Growing for change competition - helping Bolivia towards food security

World vision
Wednesday, 21st September 2011

Many common vegetables fail to survive in Bolivia because of harsh mountain conditions, including a scorching tropical sun, freezing nights, winds and flash floods, made worse by the rapidly changing climate. But a new greenhouse project provided by World Vision means children are now enjoying fruit and veg.

With just over a week until the end of September, the closing date is fast approaching for UK gardeners to take a picture of the home-grown vegetable that they are most proud of and upload it at

People across the UK will then vote for their favourite vegetable and the top ten will be judged by the expert growers in Bolivia.

Celebrity chef, Antony Worrall Thompson is backing the global version of the old-fashioned village vegetable competition which aims to draw attention to the difficult situation in Bolivia. He comments:

'Some families in the Bolivian Altiplano are seeing fresh vegetables for the first time in their lives. It's inspiring that parents are working so hard to provide this for their children in really tough conditions.

'The quality of a child's nutrition not only has a huge health impact now, but in later life too. And if you can't concentrate at school because you're not eating the right food, you're going to have fewer opportunities.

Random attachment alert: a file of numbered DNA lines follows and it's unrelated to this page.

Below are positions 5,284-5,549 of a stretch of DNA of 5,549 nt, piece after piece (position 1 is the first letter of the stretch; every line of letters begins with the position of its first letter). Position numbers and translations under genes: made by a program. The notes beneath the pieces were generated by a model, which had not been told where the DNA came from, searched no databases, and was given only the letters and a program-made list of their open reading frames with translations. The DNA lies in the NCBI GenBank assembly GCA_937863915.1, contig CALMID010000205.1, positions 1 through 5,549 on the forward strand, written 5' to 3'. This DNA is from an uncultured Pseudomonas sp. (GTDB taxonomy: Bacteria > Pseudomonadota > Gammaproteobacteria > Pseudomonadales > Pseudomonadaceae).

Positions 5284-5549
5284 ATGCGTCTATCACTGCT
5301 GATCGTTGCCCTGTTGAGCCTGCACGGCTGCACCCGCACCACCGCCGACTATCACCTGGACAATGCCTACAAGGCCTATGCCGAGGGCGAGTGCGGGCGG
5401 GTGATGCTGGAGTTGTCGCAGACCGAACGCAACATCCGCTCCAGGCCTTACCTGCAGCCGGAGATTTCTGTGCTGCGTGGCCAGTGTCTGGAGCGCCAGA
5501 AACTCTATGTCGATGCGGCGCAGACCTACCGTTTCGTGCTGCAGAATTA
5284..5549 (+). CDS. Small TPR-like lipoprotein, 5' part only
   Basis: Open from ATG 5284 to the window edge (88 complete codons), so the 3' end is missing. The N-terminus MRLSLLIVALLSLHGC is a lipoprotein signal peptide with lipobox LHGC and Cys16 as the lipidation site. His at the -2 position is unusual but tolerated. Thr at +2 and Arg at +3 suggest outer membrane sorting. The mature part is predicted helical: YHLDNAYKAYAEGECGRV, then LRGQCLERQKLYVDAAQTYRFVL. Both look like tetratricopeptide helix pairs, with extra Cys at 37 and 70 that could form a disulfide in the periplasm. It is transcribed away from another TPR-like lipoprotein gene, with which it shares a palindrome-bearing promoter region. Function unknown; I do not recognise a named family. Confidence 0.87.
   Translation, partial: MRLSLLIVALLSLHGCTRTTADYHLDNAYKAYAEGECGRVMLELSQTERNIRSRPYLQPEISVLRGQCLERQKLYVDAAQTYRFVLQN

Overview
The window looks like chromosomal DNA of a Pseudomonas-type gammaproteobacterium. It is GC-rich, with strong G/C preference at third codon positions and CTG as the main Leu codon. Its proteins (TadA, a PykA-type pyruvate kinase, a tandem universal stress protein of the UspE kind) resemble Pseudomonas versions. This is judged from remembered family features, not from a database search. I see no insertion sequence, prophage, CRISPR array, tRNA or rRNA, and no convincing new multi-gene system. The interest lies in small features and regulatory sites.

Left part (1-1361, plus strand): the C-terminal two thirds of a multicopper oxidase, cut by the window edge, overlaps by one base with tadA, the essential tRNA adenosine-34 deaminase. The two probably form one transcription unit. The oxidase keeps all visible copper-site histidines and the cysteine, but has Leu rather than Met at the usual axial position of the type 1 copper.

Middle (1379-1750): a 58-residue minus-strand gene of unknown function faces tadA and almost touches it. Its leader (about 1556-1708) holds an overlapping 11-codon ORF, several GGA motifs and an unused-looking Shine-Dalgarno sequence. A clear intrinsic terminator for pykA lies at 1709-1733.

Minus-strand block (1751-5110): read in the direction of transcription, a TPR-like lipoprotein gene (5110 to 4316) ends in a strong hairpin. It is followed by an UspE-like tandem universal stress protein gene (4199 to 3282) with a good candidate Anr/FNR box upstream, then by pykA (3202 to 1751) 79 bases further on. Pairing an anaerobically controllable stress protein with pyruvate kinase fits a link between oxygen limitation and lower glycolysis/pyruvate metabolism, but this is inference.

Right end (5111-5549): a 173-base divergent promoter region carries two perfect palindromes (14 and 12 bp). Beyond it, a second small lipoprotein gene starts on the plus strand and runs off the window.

'As a supporter of World Vision, I'm keen to visit Bolivia myself next year to find out what new and wonderful recipes families are cooking up - and share ideas, so we can all learn a bit more about food in this fascinating part of the world.'

Malnutrition in Bolivia

Figures from the government of Bolivia show 11,500 children die each year in the country due to causes related to malnutrition. 

Chris Weeks, a spokesperson for World Vision UK, said: 'Growing your own vegetables isn't that easy if you live 15,000 feet up a mountain with no access to transport. It means some children in Bolivia only eat starchy food like potatoes, leading to all sorts of lifelong medical problems.

'Our Growing for Change vegetable contest is a bit of fun, with the serious aim of showing families in Bolivia that we care about the issue – and that we'll join them in the fight to end generations of child malnutrition.'

The Growing for Change judging panel live in a remote part of the Andes, in a district called Tacopaya. They are growing their own salad, fruit and vegetables in simple greenhouses made form local resources, built with help from World Vision.

Prizes to be won!

The winner of the online competition will be announced in October and will receive a prize of £500 worth of gardening tools, pots, seeds and plants from – with a £500 donation going to a World Vision nutrition project.

Further information

Visit the World Vision website

Take a look at the gallery of vegetables people have already sent in

Follow them on twitter @WorldVision